In Focus

While our Focus Fridays feature shows us a snapshot of some of the talent we’ve been hiding in the valley, In Focus takes us on a more in-depth analysis of local photographers. From their work to their inspirations, we visit their processes, locations, tips and tricks. Carefully curated by Jeremy Hiebert.

In Focus: Jason Drury

As a masters student in human geography, Jason Drury brings a fascinating analytical approach to his photography. Not that it’s dry or scholarly — there’s often a real sense of humour and whimsy in his pictures — but there is often more to an image than first meets the eye. This approach is rooted in his research interests in landscapes (including ours), as well as how people represent and interact with them.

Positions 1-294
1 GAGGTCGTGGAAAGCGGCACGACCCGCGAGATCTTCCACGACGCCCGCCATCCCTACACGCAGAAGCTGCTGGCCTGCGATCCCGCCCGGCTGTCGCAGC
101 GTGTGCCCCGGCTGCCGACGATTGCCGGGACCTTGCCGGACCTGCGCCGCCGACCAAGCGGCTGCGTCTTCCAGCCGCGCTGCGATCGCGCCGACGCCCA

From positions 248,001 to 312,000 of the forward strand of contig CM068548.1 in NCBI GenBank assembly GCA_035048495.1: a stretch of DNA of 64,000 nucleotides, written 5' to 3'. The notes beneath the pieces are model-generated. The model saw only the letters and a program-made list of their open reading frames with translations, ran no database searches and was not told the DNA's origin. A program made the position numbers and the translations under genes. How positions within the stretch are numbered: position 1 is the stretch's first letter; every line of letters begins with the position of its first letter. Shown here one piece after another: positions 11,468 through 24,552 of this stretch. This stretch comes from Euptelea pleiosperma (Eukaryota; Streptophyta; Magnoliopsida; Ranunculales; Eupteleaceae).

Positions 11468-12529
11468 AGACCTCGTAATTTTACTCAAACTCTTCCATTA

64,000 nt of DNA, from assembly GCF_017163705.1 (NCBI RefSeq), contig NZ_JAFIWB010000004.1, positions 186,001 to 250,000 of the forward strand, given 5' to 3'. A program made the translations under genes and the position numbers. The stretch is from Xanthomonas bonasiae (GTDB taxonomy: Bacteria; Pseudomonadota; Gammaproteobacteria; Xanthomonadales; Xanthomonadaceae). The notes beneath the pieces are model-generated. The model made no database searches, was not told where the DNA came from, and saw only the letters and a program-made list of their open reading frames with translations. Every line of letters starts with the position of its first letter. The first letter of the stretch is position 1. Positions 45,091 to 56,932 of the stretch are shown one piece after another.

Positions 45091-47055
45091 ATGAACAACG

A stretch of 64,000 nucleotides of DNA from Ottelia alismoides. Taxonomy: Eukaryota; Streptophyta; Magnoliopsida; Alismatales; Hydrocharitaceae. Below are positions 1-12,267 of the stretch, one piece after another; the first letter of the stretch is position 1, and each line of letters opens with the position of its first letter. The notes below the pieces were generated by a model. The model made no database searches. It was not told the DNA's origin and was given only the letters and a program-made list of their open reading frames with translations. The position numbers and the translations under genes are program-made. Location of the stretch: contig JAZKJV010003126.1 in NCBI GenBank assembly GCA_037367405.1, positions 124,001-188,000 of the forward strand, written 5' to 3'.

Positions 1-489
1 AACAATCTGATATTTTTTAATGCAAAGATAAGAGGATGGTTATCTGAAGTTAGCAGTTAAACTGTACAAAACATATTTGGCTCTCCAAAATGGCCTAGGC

I first dug into Jason’s pictures as part of a project to assemble individual galleries of work in our I Love the Okanagan group on Flickr. His unique abstracts filled that first gallery, but it could have just as easily focused on epic landscape shots or urban grit from all over the continent. The range and quality of his pictures imply deep curiosity and a great eye for patterns.

This week he was kind enough to answer a few questions about his learning and creativity for Awesome Okanagan.

How long have you been doing photography?

I’ve been getting more involved with my photography, at least in the Okanagan for about two years now. I’ve always had a camera of one sort or another, but recently I’ve been able to explore my vision and perception of the world with the dedication and process I think it deserves.